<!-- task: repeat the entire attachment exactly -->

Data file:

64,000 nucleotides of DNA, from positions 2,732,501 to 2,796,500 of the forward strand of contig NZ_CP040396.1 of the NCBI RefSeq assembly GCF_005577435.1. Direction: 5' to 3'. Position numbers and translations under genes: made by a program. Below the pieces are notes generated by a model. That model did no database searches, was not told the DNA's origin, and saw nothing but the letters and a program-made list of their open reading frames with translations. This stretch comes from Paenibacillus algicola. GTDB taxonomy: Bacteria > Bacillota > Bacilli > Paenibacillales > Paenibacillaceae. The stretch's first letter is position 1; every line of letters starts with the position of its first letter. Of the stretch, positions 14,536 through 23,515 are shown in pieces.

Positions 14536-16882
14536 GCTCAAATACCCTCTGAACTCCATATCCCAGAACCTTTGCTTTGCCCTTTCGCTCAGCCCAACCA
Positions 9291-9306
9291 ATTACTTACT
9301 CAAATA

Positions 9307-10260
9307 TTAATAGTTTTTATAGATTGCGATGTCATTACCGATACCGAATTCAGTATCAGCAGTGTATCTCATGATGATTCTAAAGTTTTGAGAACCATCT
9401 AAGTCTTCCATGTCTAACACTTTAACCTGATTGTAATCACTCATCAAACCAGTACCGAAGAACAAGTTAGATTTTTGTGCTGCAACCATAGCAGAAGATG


64,000 nucleotides of DNA, from positions 2,732,501 to 2,796,500 of the forward strand of contig NZ_CP040396.1 of the NCBI RefSeq assembly GCF_005577435.1. Direction: 5' to 3'. Position numbers and translations under genes: made by a program. Below the pieces are notes generated by a model. That model did no database searches, was not told the DNA's origin, and saw nothing but the letters and a program-made list of their open reading frames with translations. This stretch comes from Paenibacillus algicola. GTDB taxonomy: Bacteria > Bacillota > Bacilli > Paenibacillales > Paenibacillaceae. The stretch's first letter is position 1; every line of letters starts with the position of its first letter. Of the stretch, positions 14,536 through 23,515 are shown in pieces.

Positions 14536-16882
14536 GCTCAAATACCCTCTGAACTCCATATCCCAGAACCTTTGCTTTGCCCTTTCGCTCAGCCCAACCA
Positions 9291-9306
9291 ATTACTTACT
9301 CAAATA

Positions 9307-10260
9307 TTAATAGTTTTTATAGATTGCGATGTCATTACCGATACCGAATTCAGTATCAGCAGTGTATCTCATGATGATTCTAAAGTTTTGAGAACCATCT
9401 AAGTCTTCCATGTCTAACACTTTAACCTGATTGTAATCACTCATCAAACCAGTACCGAAGAACAAGTTAGATTTTTGTGCTGCAACCATAGCAGAAGATG